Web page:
As we previously wrote about, restrictions in one part of the body can lead to dysfunction at other, distant areas of the body. This effect is known as regional interdependence and is the reason why pain in your low back can be caused by a number of things that are not located in your low back. A great example of this occurring in many of us today is tightness in the pectoralis minor and how it can lead to problems in the shoulder & neck, and also lead to headaches.
Not to be confused by the headaches caused by being struck by objects bounced off The Rock’s pecs.
The pec minor originates from the ribs and attaches to the front of the shoulder blade. Because of these attachments, the muscle has a big effect on the position of the shoulder blade. Due to the slumped over posture that we are all too familiar with in modern society (thanks, computers/phones/ the internet), the pec minor is vulnerable to getting tight and shortened over time. As the muscle gets tight, the shoulder blade is pulled & tipped forward. This new shoulder blade position is what leads to a potential cascade of problems.
At The Shoulder: With the shoulder blade in the position of being tipped forward and pulled towards the front and sides (protracted), moving the arm overhead becomes difficult. The shoulder blade normally rotates upwards as the arm moves overhead in order to keep the shoulder joint properly aligned. With the shoulder blade in this protracted position, this upward rotation is more difficult and ultimately stops short, resulting in less range of motion for overhead reaching. In addition to reducing the overhead range of motion, the soft tissue structures around the shoulder joint are much more likely to be pinched between the shoulder blade and the upper arm (impingement).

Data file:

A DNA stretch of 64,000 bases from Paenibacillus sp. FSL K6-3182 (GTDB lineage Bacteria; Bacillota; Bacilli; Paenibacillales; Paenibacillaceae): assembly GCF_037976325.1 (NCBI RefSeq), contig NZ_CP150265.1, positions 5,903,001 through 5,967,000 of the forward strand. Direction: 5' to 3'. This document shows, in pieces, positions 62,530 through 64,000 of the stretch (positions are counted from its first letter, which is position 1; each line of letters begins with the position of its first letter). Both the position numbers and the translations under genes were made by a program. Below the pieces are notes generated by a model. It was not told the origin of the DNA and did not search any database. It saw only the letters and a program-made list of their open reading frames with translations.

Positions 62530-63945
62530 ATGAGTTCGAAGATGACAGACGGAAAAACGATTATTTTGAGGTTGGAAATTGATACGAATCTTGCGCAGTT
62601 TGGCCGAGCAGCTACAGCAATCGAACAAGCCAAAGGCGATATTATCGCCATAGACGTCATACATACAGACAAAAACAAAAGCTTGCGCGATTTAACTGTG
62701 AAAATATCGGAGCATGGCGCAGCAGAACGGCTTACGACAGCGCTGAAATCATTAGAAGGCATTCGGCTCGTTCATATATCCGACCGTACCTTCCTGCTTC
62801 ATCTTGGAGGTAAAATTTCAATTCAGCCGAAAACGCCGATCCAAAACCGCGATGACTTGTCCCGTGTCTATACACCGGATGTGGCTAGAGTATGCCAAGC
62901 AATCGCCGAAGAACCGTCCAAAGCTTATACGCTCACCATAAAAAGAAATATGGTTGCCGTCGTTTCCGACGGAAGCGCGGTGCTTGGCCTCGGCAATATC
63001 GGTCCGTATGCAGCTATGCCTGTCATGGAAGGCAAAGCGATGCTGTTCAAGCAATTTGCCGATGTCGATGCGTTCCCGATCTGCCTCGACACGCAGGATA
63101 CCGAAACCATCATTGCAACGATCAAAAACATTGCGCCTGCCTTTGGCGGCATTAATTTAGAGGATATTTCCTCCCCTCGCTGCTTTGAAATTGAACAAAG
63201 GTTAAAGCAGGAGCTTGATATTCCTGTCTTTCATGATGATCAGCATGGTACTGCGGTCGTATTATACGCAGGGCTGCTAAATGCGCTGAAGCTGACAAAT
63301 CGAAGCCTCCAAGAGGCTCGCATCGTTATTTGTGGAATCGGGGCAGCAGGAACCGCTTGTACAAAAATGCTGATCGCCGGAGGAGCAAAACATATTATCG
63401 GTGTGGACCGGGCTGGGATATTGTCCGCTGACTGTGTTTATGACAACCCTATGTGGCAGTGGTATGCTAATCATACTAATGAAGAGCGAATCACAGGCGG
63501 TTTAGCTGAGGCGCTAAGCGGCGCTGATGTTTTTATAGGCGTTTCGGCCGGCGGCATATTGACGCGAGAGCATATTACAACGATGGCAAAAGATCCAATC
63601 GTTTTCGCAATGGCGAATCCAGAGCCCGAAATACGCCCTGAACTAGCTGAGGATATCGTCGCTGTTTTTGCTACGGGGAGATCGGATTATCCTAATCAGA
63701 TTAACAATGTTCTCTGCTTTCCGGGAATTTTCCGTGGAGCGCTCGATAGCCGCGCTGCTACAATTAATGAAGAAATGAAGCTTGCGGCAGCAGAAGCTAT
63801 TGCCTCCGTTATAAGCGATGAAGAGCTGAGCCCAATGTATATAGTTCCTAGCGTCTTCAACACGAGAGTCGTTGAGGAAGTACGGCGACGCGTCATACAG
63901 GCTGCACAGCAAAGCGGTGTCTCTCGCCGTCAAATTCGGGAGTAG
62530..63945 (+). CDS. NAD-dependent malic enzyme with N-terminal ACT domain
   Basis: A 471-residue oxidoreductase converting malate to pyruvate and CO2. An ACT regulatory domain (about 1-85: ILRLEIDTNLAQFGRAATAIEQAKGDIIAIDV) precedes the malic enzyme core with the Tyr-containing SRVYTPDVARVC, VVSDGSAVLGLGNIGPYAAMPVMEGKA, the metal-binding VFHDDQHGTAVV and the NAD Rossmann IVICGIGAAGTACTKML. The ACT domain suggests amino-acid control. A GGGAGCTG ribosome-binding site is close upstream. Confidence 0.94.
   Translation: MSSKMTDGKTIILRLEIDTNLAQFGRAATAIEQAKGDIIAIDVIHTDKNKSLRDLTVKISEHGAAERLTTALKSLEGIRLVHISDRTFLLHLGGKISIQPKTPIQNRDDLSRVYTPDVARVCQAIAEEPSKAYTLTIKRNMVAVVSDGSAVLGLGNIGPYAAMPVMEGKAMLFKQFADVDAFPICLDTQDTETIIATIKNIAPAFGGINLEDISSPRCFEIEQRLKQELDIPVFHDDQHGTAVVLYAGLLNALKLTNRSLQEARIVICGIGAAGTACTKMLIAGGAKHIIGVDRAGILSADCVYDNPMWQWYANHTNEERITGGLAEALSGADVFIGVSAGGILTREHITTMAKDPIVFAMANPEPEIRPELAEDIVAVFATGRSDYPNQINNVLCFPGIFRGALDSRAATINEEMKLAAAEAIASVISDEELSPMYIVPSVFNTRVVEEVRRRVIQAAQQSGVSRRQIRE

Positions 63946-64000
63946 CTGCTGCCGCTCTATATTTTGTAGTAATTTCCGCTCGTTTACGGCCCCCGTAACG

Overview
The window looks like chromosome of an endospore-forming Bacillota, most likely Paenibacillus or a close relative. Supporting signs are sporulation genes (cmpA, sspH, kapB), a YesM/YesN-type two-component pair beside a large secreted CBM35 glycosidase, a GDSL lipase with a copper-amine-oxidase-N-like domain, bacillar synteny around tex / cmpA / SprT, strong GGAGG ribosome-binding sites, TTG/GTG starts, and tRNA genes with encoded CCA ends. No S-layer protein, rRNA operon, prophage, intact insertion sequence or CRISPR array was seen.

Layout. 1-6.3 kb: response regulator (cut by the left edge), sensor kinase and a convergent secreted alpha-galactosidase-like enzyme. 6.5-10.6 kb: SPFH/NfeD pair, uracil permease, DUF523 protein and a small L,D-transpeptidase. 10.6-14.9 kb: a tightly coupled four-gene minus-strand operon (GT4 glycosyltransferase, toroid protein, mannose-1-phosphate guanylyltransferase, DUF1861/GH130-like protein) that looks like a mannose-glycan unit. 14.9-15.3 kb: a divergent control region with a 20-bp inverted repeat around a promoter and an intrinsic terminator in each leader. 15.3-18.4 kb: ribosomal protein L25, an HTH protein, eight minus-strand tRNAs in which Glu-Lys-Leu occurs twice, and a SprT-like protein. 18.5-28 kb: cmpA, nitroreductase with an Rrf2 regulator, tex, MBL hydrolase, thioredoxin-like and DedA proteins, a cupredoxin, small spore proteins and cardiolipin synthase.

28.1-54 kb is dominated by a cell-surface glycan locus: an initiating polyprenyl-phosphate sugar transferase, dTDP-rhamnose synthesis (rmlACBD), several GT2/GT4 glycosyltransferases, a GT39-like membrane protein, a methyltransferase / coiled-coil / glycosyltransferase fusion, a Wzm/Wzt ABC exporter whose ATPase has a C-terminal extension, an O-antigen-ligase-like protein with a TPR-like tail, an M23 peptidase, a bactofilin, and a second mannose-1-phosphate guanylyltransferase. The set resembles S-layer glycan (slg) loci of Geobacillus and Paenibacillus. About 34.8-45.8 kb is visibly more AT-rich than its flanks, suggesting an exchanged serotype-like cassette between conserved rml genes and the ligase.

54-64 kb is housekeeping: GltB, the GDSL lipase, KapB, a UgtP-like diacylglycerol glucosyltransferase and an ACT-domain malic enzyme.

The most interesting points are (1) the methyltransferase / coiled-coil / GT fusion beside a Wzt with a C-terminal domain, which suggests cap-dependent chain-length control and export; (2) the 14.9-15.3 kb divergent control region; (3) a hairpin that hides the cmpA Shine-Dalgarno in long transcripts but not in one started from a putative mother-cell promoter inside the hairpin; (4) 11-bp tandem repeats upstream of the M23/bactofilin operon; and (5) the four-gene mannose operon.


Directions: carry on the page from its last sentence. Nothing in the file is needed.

At The Neck: The rounded shoulder position caused by tightness in the pec minor can also have an impact on the upper half of the spine as well. As the shoulder blades are pulled forward, the upper thoracic spine can curve more forward (kyphosis). As the upper back humps forward more, the neck goes into extension in order to keep the head pointed forward (upper cross syndrome). Essentially the person is put into a position similar to constantly looking up. This posture puts a lot of strain on the joints in the neck and also leads to tightening of the upper trapezius muscles, which lead to more neck extension and more joint stress. Eventually the constant stress on the structures in the neck lead to pain and can ultimately lead to headaches.
I don’t know about you, but he doesn’t look too happy to me
Headaches: Pec minor tightness has a more indirect relationship to headaches than to pain at the neck or shoulders, but the connection is still very much there. Headaches can arise from problems in the neck, due to small nerves that run from the upper neck into the head. The upper cross posture that is, at least partially, brought on by pec minor tightness leads to compression of these small nerves and eventually tension headaches.
Regular stretching of the pec minor and being aware of your posture throughout the day is the best way to avoid falling victim to any of these conditions!
If you’ve been trying to address your pecs and just are not getting the results you want, give us a call. We help people get back to doing the things that they love each and every day.